Taliban ‘planning to establish inclusive caretaker government’ in Afghanistan

The Taliban say they are planning to establish an inclusive caretaker government in Afghanistan that would include leaders from all ethnicities and tribal backgrounds, following their takeover of the country earlier this month.

Taliban sources told Al Jazeera about the group’s plan on Friday, adding that nearly a dozen names were being considered to be part of the new government, without mentioning the duration of the caretaker government’s term.

The unnamed sources further said a supreme leadership council had been convened to decide the form of the future government and nominate ministers, particularly for the judiciary, internal security, defense, foreign affairs, finance, and information portfolios as well as a special assignment for Kabul’s affairs.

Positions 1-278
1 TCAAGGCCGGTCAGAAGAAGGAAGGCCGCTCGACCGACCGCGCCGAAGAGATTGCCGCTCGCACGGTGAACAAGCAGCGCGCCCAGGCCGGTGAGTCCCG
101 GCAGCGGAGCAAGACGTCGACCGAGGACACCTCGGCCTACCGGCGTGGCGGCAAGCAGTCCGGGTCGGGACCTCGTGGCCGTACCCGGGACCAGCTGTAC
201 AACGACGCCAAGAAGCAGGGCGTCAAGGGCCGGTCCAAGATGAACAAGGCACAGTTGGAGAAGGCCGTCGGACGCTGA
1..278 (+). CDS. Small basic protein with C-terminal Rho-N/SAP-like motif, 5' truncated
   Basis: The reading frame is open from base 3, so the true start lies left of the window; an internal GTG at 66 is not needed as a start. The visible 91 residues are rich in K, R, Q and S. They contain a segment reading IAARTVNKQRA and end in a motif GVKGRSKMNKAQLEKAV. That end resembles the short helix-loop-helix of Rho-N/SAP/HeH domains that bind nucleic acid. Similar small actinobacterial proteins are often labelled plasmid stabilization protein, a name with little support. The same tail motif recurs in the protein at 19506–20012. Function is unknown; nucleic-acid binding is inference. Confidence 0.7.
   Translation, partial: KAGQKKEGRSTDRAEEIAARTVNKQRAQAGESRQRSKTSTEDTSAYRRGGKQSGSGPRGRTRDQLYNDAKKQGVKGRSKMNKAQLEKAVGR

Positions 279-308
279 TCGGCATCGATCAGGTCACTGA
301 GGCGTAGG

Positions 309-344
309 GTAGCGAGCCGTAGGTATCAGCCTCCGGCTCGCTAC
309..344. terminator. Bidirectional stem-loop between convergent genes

They added that the group wanted to bring new faces to the government, including the sons of Tajik and Uzbek tribal leaders.

The Taliban have reportedly already appointed senior veterans to the positions of Afghanistan’s finance minister, interior minister, and defense minister, but the appointments have not been formally announced. A Taliban official in Kabul confirmed the key ministerial appointments this week.

The Taliban have also included Afghanistan’s former President Hamid Karzai and former peace negotiator Abdullah Abdullah in a 12-member council that would govern Afghanistan during the transition period, according to a source.

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